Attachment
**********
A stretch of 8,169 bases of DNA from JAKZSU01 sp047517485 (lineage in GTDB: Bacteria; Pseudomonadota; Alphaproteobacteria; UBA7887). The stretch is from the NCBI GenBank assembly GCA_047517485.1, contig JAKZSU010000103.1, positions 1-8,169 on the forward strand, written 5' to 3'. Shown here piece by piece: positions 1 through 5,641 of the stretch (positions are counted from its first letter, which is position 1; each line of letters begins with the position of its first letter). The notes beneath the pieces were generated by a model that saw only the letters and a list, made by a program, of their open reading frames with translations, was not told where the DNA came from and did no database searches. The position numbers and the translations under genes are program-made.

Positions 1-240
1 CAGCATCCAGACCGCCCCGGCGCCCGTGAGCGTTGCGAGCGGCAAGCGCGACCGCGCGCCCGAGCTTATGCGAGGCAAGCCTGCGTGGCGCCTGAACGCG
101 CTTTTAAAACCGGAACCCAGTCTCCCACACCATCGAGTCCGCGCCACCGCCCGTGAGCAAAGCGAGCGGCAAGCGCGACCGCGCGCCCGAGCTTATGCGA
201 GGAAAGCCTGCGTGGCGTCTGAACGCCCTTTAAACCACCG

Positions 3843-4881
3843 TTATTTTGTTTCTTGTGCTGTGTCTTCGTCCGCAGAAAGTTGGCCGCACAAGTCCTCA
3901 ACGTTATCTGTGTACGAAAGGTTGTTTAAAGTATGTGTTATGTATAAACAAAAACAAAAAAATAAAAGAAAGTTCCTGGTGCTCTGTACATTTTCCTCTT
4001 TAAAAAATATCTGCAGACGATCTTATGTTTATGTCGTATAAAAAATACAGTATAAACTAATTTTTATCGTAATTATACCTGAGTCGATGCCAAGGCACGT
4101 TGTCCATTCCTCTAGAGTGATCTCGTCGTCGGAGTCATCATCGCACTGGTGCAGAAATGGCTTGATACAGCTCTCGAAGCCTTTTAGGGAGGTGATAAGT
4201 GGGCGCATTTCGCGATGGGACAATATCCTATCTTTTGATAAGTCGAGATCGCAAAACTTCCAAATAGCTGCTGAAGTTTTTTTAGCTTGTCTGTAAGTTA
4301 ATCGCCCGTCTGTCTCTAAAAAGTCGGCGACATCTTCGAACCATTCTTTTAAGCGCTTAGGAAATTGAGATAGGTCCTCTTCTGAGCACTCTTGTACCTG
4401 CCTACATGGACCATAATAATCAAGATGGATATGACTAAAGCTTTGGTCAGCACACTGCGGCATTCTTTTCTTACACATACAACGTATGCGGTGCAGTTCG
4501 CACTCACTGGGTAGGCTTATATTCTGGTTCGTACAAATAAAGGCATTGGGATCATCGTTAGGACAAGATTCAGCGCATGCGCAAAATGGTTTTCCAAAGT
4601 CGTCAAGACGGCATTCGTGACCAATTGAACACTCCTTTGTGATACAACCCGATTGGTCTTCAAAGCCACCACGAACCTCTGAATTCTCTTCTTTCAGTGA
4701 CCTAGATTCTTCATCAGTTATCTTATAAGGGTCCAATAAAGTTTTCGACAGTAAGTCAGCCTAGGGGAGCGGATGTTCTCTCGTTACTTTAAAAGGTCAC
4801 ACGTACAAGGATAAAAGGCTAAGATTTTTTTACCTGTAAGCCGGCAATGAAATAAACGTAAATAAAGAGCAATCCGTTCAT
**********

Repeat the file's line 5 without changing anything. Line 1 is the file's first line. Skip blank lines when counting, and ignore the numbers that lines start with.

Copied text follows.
201 GGAAAGCCTGCGTGGCGTCTGAACGCCCTTTAAACCACCG